UN Human Rights Commission demands suppression of freedom of conscience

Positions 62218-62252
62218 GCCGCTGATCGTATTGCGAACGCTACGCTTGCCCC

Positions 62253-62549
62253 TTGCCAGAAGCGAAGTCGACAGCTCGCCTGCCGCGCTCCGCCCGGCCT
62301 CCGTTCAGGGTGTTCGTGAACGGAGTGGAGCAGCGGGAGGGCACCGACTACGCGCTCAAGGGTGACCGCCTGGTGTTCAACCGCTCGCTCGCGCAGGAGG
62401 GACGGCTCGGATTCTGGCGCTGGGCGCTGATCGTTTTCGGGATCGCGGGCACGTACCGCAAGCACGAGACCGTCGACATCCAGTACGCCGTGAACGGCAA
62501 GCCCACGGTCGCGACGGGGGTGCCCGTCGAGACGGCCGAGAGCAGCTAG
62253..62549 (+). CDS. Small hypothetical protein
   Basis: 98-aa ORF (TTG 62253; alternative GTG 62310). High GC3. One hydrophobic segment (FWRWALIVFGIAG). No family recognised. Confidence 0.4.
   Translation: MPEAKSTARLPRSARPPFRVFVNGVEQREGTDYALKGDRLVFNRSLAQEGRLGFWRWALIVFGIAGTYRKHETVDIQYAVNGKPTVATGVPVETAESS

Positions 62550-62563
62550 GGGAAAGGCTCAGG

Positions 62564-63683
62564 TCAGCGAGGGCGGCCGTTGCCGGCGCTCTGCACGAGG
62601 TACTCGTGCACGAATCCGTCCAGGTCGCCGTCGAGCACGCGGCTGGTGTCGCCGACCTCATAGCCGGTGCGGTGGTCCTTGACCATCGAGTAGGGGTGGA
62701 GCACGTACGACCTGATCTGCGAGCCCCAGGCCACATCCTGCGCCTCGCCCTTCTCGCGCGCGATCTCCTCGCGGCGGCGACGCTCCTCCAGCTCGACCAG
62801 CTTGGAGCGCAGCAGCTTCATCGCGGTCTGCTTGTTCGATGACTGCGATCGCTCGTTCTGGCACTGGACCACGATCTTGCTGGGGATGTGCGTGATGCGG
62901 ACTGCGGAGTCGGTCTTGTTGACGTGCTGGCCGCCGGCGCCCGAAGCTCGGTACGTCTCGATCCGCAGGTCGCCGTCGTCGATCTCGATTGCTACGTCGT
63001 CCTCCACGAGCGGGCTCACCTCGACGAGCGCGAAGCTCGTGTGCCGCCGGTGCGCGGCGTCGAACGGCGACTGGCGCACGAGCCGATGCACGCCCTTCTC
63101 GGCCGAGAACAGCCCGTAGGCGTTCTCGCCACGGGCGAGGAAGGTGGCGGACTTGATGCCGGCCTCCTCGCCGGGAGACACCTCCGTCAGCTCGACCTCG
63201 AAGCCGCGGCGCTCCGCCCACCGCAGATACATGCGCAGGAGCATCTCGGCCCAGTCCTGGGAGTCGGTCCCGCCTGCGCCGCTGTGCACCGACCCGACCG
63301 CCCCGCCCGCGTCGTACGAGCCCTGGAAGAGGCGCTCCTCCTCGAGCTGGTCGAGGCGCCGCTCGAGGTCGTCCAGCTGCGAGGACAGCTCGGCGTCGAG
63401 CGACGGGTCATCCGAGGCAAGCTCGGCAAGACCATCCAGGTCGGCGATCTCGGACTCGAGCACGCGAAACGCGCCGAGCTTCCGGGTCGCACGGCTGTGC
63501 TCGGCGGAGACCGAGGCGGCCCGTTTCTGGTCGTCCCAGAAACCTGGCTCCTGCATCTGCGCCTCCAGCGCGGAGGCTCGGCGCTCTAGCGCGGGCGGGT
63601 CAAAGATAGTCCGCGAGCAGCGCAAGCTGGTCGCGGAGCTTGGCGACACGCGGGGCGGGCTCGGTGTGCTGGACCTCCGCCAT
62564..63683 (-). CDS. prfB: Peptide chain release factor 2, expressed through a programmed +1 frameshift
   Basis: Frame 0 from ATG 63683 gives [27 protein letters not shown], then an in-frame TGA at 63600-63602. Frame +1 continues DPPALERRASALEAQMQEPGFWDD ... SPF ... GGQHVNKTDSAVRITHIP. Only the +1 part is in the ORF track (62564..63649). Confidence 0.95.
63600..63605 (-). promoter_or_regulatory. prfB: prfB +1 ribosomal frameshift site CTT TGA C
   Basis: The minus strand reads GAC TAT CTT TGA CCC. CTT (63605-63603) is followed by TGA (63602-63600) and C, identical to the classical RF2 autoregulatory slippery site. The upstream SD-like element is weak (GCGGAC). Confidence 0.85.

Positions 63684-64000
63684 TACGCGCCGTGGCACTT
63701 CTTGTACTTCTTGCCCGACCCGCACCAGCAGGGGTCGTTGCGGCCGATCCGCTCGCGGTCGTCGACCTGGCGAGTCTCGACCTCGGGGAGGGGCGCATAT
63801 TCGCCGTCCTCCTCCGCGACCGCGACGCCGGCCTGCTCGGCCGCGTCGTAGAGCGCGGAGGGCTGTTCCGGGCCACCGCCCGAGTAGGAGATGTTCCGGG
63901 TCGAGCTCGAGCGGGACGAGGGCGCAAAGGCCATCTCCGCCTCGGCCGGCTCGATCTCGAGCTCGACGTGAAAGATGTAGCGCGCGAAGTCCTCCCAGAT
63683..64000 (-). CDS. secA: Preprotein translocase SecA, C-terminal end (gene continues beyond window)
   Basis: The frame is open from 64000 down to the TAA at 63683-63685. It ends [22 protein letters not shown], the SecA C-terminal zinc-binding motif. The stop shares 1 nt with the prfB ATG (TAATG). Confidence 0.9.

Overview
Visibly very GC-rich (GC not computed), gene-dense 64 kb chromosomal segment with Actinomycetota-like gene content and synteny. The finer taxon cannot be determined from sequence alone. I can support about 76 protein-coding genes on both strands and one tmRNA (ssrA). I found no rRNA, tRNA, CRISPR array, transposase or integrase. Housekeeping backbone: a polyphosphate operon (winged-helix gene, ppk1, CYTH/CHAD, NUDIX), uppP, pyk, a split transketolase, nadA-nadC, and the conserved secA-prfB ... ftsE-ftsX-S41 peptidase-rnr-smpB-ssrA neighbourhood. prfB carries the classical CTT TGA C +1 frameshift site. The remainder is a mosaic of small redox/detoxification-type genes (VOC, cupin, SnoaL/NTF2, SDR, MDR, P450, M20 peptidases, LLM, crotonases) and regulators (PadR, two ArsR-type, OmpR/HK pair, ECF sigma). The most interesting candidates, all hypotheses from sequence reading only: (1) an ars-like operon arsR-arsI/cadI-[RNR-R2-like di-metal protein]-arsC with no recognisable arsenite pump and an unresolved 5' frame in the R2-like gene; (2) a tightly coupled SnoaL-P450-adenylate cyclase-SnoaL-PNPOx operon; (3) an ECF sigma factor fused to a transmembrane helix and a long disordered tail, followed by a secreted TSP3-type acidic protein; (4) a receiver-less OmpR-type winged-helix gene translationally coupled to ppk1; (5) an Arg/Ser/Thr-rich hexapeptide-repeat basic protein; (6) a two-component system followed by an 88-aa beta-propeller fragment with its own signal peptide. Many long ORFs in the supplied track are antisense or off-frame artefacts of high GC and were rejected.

The UN Human Rights Commison has issued a document that purports to base the restriction or suppression of freedom of conscience among health care workers on human rights claims.  Technical guidance on the application of a human rights based approach to the implementation of policies and programmes to reduce preventable maternal morbidity and mortality.  Section 30 of the document calls for changing laws and policies that allow conscientious objection “to hinder women’s access to a full range of services.”  Section 61 states that laws, polices and regulations that allow “unregulated conscientious objection” should be changed, and “newly established obligations of providers and rights of individual users should be disseminated.” The resolution was endorsed by New Zealand, Burkina Faso, and Colombia and enumerates access to abortion among “sexual and reproductive health rights.” 20 of the 47 council members opposed the text.  The UN General Assembly will consider adopting it later in October. [CFAM]

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